{DIY} Burp Cloths…am I really that person??!

Yes I am!  I DIY’d my own burp cloths!!  I never thought I’d be a person to make my own baby things…but I am the kind of person that sees something and thinks…”I can make that.”  And then I end up spending about twice the amount of money on supplies and spend days making it.  These were no exception.  They proved not to be cost efficient nor time efficient, like most of my projects.

It didn’t help matters that I found this great gauze fabric!  I couldn’t help but buy a few yards of each, which I am glad I did because it it was no longer available the next time I checked.

  {via}

{via}

I also had these old white t-shirts, which I figured would be perfect of an absorbent middle layer.

I started by cutting up the t-shirts into the largest rectangles that I could.  Making a cardboard template was helpful getting them all the same size and and shape.  If I free-handed it, I’d probably end up with odd trapezoid shapes.

Using the cardboard as my guide, I found it easiest to trace, and then cut.

With my t-shirts and fabrics cut, it was time to assemble.

In order for the cloths to end up with the pattern facing out on either side and the t-shirt absorbancy layer in the center, the 2 layers of gauze need to have the patterns facing each other, and the t-shirt layer on one side of the gauze.  It doesn’t matter which side.  My sewing machine liked it best when the t-shirt material was on the bottom.  My first one though I pinned together with the t-shirt material on the top.  It still worked, the sewing machine just liked to grab the gauze a bit.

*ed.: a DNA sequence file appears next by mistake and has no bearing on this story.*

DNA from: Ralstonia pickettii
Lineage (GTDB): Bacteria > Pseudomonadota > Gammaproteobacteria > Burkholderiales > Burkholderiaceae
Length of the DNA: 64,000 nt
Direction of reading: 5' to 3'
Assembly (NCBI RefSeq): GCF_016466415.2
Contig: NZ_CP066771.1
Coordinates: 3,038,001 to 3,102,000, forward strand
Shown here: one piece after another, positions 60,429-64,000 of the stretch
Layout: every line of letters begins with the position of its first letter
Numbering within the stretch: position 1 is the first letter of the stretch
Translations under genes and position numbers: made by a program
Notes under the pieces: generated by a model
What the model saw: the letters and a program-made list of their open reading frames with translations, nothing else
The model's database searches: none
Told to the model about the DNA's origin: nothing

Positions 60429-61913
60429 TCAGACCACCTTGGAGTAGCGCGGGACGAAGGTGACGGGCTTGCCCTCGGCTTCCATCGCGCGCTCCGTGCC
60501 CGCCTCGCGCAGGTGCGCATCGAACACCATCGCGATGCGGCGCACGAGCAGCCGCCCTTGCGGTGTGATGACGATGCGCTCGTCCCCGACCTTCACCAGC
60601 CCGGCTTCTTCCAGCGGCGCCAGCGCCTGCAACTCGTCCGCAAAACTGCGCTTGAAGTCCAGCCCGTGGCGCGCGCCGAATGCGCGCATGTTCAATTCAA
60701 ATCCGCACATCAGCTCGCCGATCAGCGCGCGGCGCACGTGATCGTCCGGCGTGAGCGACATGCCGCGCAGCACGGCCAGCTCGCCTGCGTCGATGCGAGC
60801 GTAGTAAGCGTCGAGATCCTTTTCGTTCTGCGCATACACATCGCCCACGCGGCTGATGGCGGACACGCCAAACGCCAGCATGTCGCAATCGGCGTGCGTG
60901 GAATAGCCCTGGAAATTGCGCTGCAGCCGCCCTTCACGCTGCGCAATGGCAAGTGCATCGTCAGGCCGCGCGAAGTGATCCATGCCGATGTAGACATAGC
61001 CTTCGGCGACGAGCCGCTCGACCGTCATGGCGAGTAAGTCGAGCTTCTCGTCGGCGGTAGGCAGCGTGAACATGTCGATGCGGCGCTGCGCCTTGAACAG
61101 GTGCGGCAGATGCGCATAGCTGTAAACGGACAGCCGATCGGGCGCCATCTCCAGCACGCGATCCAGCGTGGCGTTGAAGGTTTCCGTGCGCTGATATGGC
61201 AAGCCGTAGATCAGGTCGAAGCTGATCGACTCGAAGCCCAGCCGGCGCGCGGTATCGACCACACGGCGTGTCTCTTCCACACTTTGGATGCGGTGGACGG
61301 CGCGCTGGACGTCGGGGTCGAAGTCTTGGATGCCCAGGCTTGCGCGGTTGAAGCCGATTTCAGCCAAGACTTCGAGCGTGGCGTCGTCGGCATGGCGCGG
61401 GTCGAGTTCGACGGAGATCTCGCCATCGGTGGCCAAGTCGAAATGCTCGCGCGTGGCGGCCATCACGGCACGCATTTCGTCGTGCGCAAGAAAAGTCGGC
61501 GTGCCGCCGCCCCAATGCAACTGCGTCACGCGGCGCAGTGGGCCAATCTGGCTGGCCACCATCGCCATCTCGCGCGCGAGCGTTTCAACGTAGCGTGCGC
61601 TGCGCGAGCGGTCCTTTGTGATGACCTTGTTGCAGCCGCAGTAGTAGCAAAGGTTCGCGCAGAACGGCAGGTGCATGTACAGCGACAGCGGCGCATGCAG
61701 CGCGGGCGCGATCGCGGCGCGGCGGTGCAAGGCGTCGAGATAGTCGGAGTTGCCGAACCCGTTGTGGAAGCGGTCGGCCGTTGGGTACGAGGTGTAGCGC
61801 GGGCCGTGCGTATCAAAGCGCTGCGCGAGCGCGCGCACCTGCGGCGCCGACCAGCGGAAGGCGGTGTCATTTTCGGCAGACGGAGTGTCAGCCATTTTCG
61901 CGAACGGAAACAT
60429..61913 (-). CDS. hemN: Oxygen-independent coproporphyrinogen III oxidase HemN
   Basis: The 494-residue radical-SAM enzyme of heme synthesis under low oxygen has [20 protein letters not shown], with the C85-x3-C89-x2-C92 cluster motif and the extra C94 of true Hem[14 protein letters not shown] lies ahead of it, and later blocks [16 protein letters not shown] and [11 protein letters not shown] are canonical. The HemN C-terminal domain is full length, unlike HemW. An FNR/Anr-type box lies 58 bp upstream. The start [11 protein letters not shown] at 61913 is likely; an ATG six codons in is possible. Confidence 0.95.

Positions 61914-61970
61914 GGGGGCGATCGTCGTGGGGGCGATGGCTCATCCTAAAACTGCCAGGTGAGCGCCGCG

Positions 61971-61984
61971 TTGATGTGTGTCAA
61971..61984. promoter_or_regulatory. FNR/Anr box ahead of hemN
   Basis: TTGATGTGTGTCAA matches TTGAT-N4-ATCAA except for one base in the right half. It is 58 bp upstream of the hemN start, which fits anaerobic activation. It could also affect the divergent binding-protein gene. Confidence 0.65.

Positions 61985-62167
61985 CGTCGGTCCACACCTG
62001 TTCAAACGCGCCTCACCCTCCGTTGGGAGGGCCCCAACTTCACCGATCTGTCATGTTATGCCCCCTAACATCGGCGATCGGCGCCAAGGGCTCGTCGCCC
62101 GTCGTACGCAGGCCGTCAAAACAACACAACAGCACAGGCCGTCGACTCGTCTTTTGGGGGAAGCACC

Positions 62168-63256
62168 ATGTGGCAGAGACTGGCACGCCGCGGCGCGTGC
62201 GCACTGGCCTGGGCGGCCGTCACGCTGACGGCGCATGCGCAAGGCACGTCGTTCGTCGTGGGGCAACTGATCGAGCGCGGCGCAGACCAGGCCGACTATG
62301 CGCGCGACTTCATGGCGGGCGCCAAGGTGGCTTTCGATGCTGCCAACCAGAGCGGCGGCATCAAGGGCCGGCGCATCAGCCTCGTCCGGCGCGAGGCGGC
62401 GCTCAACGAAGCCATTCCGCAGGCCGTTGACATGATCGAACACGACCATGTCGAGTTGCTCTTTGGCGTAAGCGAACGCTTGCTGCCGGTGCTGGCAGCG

With the edged pinned, I worked by way around the rectangle making sure to leave a 4-5 inch unsewn section in order to turn them inside out.

Like the black thread? :)  I was sewing late at night and didn’t have cream or white.  Once flipped, the t-shirt was in the middle with the flower pattern showing on either side.  I threw it on the ironing board to crisp-en up the edges.

After ironing it out flat, I folded it into thirds and ironed creases to give myself a nice line to stitch securing the layers together.

As the first one, I thought I would try out a fancy stitch.

Can you see it?  There are little leaves…but it look a long time, especially when you consider 3 rows, on 6 clothes…it’s way too much time.  And by this point I was already embarrassed with how much time I had spent on these.  So the rest have straight lines.

And also because this was the first, I thought they would look nice with some binding hem along the edges.

But turns out that 1 pack of binding hem was $2.99 and at 4 yards only made it completely around 1 cloth.  Obviously I didn’t do the math before I bought it because I only bought two packs.  I decided I felt fine without it, it took too long anyway, and at this point I was at the end of day 2.  So 1 of each pattern got a fuscia edge, and the rest got the classic zig zag stitch.

Once I opted for the straight stitch over the floral leaf stitch and the zig zag stitch over the binding hem, the pace sure did start to pick up.

I kind of like the softness of the edge without the binding hem.

DIY burp cloths

I kind of love them…I hope she loves spitting up on them!  And each time she does I can remember the 2 days I spent making 6 burp cloths!!

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